Most recently, in the Wells Fargo decision, the court treated the auditor-client relationship as confidential rather than adversarial, rejecting the IRS’s argument that Wells Fargo waived its work product privilege on any tax accrual workpapers by disclosing them to its auditor, KPMG. While the IRS argued that KPMG was either an adversary, a potential adversary, or a conduit to an adversary, the court rejected the waiver argument because the IRS failed to produce any evidence that Wells Fargo and KPMG might be adverse to one another.
Similarly, the court found that KPMG’s obligation to disclose information to the IRS or other regulatory bodies in remote circumstances did not make KPMG a conduit to an adversary. Thus, the court treated KPMG as working in a protected relationship with Wells Fargo, and its attorneys, in analyzing Wells Fargo’s tax positions.
Interestingly, the inquiry’s focus in the opinions is the nature of the information in the workpapers, not who created the documents. For example, in Deloitte, the IRS argued that a memorandum that Deloitte had created was not privileged because an accountant had created it. The D.C. Circuit rejected that argument, reasoning that “the question is not who created the document or how they are related to the party asserting work-product protection, but whether the document contains work product—the thoughts and opinions of counsel developed in anticipation of litigation.”
Similarly, the district court in Wells Fargo found that tax accounting workpapers KPMG prepared were entitled to the same protection as those the client or its attorneys prepared. The work product privilege applied to all documents that were closely tied to the attorneys’ analysis, “even if [that analysis] is disclosed within business documents drafted by non-lawyers” (Wells Fargo, slip op. at 82). Thus, it made no difference who created the documents.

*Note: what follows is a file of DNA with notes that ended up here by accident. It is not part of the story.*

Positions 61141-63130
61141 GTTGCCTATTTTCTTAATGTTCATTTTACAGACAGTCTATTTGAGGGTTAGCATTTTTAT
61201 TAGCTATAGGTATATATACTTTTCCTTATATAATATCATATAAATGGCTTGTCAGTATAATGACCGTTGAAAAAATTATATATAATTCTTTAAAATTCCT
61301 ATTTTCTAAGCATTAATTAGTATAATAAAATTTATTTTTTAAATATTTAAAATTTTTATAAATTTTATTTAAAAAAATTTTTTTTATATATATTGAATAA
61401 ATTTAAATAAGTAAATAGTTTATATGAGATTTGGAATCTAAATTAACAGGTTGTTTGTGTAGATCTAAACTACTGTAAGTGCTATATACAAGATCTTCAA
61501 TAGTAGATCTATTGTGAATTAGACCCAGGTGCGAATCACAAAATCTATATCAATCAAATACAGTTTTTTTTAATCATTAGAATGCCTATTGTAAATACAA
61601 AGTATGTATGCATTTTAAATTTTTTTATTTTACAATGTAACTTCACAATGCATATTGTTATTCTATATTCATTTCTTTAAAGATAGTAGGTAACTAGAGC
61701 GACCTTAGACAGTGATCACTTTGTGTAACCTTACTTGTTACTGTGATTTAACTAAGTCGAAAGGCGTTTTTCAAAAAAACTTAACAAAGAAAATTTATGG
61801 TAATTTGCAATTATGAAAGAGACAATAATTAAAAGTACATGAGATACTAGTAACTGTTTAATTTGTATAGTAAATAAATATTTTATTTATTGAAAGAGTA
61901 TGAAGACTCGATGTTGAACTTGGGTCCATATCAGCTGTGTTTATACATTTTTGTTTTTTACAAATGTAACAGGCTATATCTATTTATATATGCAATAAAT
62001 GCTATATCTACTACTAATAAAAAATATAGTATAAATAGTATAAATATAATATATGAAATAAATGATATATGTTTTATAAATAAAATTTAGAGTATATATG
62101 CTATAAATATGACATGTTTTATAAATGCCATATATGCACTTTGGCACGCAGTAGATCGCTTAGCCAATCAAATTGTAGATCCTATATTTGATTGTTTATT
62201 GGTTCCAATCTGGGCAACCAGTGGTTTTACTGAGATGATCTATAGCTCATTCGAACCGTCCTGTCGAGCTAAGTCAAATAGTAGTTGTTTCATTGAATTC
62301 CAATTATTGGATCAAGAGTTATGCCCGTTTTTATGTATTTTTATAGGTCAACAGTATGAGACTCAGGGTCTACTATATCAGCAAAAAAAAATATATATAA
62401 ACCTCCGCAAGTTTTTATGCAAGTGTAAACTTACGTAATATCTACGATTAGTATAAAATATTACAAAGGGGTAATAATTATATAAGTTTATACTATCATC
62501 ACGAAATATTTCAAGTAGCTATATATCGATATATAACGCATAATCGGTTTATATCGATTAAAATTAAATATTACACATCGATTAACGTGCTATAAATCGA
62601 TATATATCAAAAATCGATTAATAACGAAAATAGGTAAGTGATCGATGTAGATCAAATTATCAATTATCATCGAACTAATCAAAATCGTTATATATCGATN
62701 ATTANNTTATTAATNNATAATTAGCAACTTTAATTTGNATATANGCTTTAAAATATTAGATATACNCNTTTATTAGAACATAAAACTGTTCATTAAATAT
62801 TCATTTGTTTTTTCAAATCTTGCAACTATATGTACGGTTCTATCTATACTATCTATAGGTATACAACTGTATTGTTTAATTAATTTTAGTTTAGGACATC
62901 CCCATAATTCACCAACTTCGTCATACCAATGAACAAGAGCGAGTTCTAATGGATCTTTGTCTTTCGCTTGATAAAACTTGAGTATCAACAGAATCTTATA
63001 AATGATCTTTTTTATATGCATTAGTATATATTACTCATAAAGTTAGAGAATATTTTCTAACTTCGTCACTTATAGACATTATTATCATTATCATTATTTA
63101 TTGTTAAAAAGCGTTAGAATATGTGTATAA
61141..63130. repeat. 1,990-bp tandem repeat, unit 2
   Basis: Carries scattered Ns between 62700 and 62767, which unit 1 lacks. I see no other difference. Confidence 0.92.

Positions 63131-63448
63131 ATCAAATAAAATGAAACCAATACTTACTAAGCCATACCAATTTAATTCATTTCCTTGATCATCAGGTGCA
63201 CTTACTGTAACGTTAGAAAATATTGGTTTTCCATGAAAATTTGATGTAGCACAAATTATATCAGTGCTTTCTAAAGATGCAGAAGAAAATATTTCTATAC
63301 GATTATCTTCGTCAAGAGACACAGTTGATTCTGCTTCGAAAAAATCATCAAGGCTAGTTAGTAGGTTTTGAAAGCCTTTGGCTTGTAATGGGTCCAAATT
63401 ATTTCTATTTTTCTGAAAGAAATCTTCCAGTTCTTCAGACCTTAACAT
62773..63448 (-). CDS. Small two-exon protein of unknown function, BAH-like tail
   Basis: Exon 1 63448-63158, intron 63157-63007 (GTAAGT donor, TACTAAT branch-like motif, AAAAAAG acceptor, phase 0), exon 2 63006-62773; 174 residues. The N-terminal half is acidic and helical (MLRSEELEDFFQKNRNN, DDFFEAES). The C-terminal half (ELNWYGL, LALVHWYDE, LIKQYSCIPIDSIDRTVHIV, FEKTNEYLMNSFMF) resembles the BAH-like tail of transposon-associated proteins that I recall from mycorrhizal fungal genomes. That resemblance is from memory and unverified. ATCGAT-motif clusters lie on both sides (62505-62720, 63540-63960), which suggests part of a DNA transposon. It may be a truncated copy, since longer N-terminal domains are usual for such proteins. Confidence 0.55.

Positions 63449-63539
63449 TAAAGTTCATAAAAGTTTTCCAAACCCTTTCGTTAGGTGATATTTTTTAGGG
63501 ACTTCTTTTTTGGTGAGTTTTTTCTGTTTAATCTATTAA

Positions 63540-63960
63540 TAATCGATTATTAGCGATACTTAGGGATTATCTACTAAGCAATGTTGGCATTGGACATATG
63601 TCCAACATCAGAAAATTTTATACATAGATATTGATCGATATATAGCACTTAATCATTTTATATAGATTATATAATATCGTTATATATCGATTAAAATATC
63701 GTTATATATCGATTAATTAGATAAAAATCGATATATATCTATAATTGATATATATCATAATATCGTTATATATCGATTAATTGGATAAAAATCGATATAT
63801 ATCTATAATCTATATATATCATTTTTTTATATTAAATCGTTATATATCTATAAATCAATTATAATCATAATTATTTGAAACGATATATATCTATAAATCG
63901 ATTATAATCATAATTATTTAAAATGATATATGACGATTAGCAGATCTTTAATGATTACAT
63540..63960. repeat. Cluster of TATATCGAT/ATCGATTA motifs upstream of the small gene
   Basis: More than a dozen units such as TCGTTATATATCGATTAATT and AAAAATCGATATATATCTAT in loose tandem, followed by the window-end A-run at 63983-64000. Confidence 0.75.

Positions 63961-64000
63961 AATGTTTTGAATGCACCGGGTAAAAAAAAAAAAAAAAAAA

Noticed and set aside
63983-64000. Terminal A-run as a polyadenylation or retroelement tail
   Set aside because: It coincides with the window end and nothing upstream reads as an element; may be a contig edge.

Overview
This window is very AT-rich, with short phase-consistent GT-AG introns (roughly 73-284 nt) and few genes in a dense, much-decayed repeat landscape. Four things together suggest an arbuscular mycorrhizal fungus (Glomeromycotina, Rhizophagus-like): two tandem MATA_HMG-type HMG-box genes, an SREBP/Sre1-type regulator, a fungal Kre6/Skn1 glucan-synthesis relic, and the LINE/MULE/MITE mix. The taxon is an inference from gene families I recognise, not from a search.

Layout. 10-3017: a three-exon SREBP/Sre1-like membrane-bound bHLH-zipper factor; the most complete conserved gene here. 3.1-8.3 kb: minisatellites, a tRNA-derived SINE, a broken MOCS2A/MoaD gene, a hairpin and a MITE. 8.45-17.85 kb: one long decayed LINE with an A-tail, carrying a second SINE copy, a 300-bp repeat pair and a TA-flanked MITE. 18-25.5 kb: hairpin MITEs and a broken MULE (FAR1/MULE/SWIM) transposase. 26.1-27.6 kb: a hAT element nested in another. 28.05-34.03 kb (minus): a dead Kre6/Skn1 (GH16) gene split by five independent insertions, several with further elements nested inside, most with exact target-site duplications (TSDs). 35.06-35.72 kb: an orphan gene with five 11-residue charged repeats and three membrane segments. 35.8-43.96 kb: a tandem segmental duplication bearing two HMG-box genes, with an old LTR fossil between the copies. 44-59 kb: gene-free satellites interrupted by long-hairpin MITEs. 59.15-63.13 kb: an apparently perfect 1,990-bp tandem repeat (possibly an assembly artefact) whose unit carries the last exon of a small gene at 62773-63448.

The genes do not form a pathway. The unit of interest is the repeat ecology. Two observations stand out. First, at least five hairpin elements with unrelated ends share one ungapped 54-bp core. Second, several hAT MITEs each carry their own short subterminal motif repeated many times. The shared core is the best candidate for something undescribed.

These recent cases suggest evolution in judicial thinking about the nature of the relationship between accountants and their clients. Courts are more willing to recognize the accountant’s role as an adviser and counselor seeking to advance the client’s interests. That role is enhanced where the essential confidentiality of communications between accountant and client is recognized, even if that protection frustrates some of the investigative efforts of the IRS and other regulators. Thus, while the law still does not recognize an accountant-client privilege, the courts’ increasing recognition of the need for confidential communication between clients and their accountants may lead to greater protection for their communications.
Accountants working in the tax area may be asked by clients whether they are protected by any privilege similar to the privilege that protects communications between attorneys and clients.
Accountants who provide services through an attorney can qualify for the privilege under the Kovel doctrine or through the limited privilege provided under Sec. 7525.
Generally, federal courts have been unwilling to recognize a broader accountant-client privilege, finding that accountants owe a duty to the public more than to their clients, which distinguishes it from the attorney-client relationship.
In some recent cases, mostly involving tax accrual workpapers, courts have found the accountant’s role to be one of an adviser to a client rather than a watchdog for the public.
Stuart J. Bassin (email@example.com) is a partner and William DeVinney (firstname.lastname@example.org) is counsel in the Washington office of the law firm BakerHostetler.
To comment on this article or to suggest an idea for another article, contact Sally P. Schreiber, senior editor, at email@example.com or 919-402-4828.
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“The Accountant-Client Privilege: Does It Exist?” June 7, 2010